The History of Madness follows logically enough from Foucault’s interest in psychology. The link is stronger even than the title indicates: much of the work is concerned with the birth of medical psychiatry, which Foucault associates with extraordinary changes in the treatment of the mad in modernity, meaning first their systematic exclusion from society in early modernity, followed by their pathologization in late modernity. The History of Madness thus sets the pattern for most of Foucault’s works by being concerned with discrete changes in a given area of social life at particular points in history. Like Foucault’s other major works of the 1960s, it fits broadly into the category of the history and philosophy of science. It has wider philosophical import than that, however, with Foucault ultimately finding that madness is negatively constitutive of Enlightenment reason via its exclusion. The exclusion of unreason itself, concomitant with the physical exclusion of the mad, is effectively the dark side of the valorization of reason in modernity. For this reason, the original main title of the work was Madness and Unreason. Foucault argues in effect for the recuperation of madness, via a valorization of philosophers and artists deemed mad, such as Nietzsche, a recuperation which Foucault thinks the works of such men already portend.
Foucault’s writings on art and literature have received relatively little attention, even though Foucault’s work is widely influential among scholars of art and literature. This is surely because Foucault’s work directly in these areas is relatively minor and marginal in his corpus. Still, Foucault wrote several short treatments on artists, including Manet and Magritte, and more substantially on literature. In 1963, Foucault wrote a short book on the novelist Raymond Roussel, published in English as Death and the Labyrinth, which is exceptional as Foucault’s only book-length piece of literary or artistic criticism, and which Foucault himself never considered as of a similar importance to his other books of the 1960s. Still, the figure of Roussel offers something of a bridge from The History of Madness and the work that Foucault will now go on to do, not least because Roussel is a writer who could be categorized as rehabilitating madness in the literary sphere. Roussel was a madman – eccentrically suicidal – whose work consisted in playing games with language according to arbitrary rules, but with the utmost dedication and seriousness, the purpose of which was to investigate language itself, and its relation to extra-linguistic things. This latter theme is precisely that which comes to preoccupy Foucault in the 1960s, and in the form too of uncovering the rules of the production of discourse.
Despite that the Roussel book was the only one Foucault wrote on literature, he wrote literary essays throughout the 1960s. He wrote several studies of French literary intellectuals, such as the “Preface to Transgression” about the work of Georges Bataille in relation to that of the Marquis de Sade, the “Prose of Actaeon” about Pierre Klossowski, the “Thought of the Outside” about Maurice Blanchot. These were all figures who wrote literature or wrote about it, but they were also all philosophical thinkers too, influenced by Nietzsche and/or Martin Heidegger: it was through his contemporary Blanchot, a Heideggerian, that Foucault came to Bataille, and thus to Nietzsche, who proved to be a decisive influence on Foucault’s work at multiple points. Foucault also wrote “Language to Infinity,” about de Sade and his literary influence, and a piece on Flaubert at this time. All of these works contribute to a general engagement by Foucault with the theme of language and its relation to its exterior, a theme which is explored at greater length in his contemporaneous monographs.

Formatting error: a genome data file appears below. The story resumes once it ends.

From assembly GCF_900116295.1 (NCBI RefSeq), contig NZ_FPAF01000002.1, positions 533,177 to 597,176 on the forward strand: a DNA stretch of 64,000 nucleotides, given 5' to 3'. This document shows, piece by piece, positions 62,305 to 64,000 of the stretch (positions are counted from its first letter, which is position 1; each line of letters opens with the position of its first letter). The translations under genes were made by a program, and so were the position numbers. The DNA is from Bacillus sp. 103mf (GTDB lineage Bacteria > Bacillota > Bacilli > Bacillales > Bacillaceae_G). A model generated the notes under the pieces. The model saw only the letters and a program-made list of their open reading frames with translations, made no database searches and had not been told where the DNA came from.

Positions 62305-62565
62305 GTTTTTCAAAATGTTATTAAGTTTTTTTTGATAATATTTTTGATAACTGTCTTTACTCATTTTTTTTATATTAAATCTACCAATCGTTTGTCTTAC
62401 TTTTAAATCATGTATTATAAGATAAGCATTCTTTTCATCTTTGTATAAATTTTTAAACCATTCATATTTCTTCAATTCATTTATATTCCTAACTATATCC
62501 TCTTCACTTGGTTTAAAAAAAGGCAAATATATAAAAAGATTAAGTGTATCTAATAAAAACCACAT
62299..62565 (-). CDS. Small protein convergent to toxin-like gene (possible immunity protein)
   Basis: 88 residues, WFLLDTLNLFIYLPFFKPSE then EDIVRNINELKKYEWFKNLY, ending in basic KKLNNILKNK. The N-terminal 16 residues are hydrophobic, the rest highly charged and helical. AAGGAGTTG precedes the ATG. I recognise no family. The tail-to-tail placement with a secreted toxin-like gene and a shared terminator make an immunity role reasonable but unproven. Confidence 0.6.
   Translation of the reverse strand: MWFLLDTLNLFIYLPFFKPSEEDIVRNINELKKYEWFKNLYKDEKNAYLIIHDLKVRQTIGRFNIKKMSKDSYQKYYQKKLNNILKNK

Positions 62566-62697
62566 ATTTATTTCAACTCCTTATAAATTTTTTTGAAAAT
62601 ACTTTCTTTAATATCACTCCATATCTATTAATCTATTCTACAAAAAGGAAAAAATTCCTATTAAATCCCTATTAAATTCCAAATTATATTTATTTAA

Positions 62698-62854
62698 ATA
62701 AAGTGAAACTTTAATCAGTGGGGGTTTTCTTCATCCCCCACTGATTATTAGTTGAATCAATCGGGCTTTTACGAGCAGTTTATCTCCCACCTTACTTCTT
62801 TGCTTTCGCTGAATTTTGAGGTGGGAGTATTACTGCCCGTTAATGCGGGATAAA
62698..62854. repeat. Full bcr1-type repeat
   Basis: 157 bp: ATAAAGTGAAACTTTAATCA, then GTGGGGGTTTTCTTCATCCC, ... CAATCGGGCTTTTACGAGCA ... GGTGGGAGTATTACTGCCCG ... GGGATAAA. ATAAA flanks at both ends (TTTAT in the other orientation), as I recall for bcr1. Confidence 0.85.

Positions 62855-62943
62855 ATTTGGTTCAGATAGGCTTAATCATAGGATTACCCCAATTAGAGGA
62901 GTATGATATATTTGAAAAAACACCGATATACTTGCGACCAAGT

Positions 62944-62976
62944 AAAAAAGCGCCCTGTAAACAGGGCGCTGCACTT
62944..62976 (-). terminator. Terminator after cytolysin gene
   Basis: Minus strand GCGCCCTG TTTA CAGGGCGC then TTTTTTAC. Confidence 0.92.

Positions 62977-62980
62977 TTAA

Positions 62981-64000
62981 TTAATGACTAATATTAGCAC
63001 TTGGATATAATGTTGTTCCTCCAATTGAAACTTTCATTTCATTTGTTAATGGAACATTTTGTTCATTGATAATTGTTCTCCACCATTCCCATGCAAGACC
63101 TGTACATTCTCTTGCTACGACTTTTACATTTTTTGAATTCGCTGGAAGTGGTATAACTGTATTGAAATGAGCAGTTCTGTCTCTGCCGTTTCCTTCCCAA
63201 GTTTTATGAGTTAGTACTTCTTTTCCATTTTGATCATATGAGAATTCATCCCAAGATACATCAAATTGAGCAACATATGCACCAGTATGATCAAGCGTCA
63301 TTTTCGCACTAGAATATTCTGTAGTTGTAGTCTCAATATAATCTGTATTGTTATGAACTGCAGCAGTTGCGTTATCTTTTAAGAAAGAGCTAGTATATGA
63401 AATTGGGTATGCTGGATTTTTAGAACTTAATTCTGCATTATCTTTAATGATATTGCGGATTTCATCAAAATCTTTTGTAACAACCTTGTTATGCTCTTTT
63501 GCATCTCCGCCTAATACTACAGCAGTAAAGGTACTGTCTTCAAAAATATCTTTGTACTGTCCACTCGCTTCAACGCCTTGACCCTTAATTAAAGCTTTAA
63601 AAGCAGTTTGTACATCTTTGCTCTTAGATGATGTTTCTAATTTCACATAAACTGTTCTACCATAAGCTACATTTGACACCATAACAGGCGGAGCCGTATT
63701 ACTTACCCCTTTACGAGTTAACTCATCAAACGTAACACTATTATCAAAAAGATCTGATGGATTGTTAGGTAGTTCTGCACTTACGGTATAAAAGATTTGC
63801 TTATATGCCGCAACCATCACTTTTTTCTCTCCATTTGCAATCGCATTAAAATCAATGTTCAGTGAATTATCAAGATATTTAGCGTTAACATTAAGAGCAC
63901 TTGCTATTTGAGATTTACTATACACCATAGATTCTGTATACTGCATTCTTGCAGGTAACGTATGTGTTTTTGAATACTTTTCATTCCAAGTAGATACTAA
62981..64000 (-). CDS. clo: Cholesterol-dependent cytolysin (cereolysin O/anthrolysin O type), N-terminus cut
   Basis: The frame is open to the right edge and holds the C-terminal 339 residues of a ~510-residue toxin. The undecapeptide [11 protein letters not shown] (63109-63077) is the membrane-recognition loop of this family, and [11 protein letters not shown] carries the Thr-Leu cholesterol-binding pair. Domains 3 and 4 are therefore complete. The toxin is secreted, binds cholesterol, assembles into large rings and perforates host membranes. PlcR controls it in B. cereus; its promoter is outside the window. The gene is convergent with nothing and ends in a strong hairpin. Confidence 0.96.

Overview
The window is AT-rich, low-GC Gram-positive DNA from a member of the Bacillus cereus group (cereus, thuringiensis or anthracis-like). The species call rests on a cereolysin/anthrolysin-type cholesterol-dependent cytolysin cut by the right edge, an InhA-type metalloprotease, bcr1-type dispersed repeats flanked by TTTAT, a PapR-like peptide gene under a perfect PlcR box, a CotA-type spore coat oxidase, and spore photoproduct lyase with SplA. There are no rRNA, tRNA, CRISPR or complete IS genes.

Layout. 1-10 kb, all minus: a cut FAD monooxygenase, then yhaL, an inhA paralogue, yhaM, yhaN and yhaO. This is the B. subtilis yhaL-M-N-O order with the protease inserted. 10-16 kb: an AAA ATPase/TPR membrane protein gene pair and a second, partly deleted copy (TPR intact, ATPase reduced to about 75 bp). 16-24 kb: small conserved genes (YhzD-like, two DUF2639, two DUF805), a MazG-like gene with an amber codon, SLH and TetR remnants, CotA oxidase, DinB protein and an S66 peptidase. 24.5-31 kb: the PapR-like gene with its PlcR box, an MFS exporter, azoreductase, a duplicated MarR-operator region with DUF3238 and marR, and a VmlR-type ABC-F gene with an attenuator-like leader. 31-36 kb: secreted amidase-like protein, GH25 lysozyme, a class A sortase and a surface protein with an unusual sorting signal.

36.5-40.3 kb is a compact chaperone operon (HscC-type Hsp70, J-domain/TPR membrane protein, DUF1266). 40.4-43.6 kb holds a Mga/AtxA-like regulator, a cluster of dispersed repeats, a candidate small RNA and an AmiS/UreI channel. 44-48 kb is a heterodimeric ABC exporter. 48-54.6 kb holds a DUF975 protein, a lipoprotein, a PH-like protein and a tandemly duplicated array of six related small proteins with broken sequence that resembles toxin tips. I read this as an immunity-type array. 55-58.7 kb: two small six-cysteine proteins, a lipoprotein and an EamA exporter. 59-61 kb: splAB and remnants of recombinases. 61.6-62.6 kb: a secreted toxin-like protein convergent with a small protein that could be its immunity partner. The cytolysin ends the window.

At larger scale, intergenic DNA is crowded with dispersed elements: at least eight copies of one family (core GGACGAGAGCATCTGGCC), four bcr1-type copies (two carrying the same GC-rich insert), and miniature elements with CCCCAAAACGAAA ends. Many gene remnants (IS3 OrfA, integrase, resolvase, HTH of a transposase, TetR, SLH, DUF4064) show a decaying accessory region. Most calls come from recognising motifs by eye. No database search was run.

The major work of 1963 for Foucault was his follow-up to his The History of Madness, entitled The Birth of the Clinic: An Archaeology of Medical Perception. The Birth of the Clinic examines the emergence of modern medicine. It follows on from the History of Madness logically enough: the analysis of the psychiatric classification of madness as disease is followed by an analysis on the emergence of modern medicine itself. However, this new study is a considerably more modest work than the other, due largely to a significant methodological tightening. The preface to The Birth of the Clinic proposes to look at discourses on their own terms as they historically occur, without the hermeneutics that attempts to interpret them in their relation to fundamental reality and historical context. That is, as Foucault puts it, to treat signifiers without reference to the signified, to look at the evolution of medical language without passing judgment on the things it supposedly referred to, namely disease.
The main body of the work is an historical study of the emergence of clinical medicine around the time of the French revolution, at which time the transformation of social institutions and political imperatives combined to produce modern institutional medicine for the first time. The leitmotif of the work is the notion of a medical “gaze”: modern medicine is a matter of attentive observation of patients, without prejudging the maladies one may find, in the service of the demographic needs of society. There is some significant tension between the methodology and the rest of the book, however, with much of what is talked about in the book clearly not being signifiers themselves. The fulfillment of the intention announced at the beginning of The Birth of the Clinic is found rather in Foucault’s next book, The Order of Things, first published in 1966.